A group of New York legislators are grouping together a number of recently proposed bills into one initiative which aims to expand electric vehicle ownership in the state, through exemptions for state sales tax and registration fees on EV purchases.

The “Green Wheels, Green Streets” agenda promoted by Democratic State Senators Jen Metzger, Tim Kennedy, and Neil Breslin, along with Democratic Assemblymember Patricia Fahy, aims to make electric vehicles “easier to purchase and more practical to use.” The legislators issued a joint press release, which notes:

In New York State, the number of electric vehicles on the road has jumped from 24,551 in 2017 to 36,854 in 2018 – an increase of almost 63 percent in one year. However, New York still does not break the top ten states for electric vehicle ownership and will need to dramatically increase ownership to meet ambitious climate goals. In order to meet New York’s goal of getting approximately 2 million electric vehicles on the road and reaching a 40 percent reduction of carbon emissions by 2030, this package takes a holistic approach to diversify and upgrade the state’s transportation infrastructure.

One of the bills, S.3827, would provide “an exemption for the sale of the first $35,000 for a battery, electric, or plug-in hybrid electric vehicle from state sales and compensating use taxes; authorizes local governments to elect such incentives.” New York collects 4% sales tax on vehicle sales, so at $35,000, buyers would save $1,400 up front.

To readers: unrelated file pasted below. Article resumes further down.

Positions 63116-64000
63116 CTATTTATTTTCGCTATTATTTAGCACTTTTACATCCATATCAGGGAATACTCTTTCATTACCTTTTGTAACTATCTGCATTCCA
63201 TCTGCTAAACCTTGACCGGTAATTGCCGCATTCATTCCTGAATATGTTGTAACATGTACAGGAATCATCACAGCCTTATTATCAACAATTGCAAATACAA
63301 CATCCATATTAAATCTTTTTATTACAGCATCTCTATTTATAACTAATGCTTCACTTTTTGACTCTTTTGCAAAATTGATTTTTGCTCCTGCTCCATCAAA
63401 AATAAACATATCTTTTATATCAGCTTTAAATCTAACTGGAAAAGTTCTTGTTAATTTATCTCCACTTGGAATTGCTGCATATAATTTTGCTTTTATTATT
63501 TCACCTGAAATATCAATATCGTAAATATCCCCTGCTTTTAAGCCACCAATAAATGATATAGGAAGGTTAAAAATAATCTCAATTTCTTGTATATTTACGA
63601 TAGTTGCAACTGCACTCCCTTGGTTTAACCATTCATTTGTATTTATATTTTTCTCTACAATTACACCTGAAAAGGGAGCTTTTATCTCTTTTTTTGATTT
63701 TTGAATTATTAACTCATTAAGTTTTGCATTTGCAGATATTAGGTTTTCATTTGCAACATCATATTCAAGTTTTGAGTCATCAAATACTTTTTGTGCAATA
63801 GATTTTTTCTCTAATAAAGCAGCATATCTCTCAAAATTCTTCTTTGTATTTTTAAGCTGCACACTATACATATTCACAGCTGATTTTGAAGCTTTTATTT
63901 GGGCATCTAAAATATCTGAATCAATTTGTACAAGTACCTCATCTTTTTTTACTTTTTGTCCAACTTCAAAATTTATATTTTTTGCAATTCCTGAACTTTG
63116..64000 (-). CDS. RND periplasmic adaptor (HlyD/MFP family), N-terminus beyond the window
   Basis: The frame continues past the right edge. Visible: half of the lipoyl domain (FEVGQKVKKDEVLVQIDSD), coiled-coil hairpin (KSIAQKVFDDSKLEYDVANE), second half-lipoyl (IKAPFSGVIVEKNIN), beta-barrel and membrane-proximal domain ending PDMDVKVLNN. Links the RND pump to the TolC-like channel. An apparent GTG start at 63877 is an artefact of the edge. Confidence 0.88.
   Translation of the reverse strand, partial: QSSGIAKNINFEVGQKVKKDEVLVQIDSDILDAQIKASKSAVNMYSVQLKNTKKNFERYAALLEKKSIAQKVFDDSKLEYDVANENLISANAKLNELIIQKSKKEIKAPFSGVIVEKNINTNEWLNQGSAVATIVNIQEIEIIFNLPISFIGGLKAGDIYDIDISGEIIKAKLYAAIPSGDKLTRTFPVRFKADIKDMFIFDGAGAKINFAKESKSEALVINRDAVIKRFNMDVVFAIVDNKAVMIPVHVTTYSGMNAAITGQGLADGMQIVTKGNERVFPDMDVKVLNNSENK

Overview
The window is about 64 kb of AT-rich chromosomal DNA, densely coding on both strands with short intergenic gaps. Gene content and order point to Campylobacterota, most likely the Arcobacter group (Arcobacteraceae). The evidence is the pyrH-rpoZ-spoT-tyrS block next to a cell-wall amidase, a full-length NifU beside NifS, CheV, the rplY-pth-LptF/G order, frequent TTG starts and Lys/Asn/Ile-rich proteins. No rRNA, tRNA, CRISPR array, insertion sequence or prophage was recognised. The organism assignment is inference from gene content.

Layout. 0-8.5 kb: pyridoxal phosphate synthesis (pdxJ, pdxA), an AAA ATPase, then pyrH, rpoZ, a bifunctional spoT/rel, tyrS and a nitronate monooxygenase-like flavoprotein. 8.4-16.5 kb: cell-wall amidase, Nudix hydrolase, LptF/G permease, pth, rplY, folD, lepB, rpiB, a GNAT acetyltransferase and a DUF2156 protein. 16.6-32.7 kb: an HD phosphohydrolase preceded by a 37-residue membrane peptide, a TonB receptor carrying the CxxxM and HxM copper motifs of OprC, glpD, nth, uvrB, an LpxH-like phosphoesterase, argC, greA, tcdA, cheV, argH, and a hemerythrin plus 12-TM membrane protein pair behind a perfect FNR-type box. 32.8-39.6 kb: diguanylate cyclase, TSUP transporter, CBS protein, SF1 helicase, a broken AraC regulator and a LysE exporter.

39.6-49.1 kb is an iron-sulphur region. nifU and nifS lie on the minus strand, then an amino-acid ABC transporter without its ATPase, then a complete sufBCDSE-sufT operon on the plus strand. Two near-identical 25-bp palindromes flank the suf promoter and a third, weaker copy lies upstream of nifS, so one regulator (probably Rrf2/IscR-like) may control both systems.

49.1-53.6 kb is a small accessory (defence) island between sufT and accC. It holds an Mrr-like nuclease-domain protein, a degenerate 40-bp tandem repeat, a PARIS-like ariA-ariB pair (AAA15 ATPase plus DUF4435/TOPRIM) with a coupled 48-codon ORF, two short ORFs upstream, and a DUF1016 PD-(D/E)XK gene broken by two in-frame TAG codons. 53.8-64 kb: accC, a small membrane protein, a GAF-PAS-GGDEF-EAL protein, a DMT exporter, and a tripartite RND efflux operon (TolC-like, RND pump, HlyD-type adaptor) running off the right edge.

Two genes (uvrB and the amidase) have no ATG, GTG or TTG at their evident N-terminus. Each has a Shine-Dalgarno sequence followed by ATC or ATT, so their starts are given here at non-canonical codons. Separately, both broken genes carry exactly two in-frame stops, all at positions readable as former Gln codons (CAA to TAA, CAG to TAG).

Another bill, S.241, would exempt “clean fuel vehicles” from first-year registration fees. On top of the $7,500 federal tax credit for electric vehicles, New York State offers up to a $2,000 rebate for all-electric vehicles and plug-in hybrids.

An additional bill in the initiative, S.5157, aims to give condo owners more rights when it comes to installing charging stations.

Electrek’s Take

These bills have a long way to go, but all things green and electric seem to have momentum in New York lately, as Gov. Andrew Cuomo continues to push the state’s own “Green New Deal.” (Activists are also now pushing to transition the state to fully electric fleets by 2040.) Furthermore, these are all Dem-sponsored bills, and both the state Senate and Assembly feature strong Democratic majorities. Reducing upfront costs is a good way to get more drivers into EVs.

The only question we have is, if you’re truly concerned about climate goals, reducing emissions, and increasing EV ownership, why include hybrids in a sales tax exemption? It would make more sense for that particular bill to only exempt all-electric vehicles from state sales tax.


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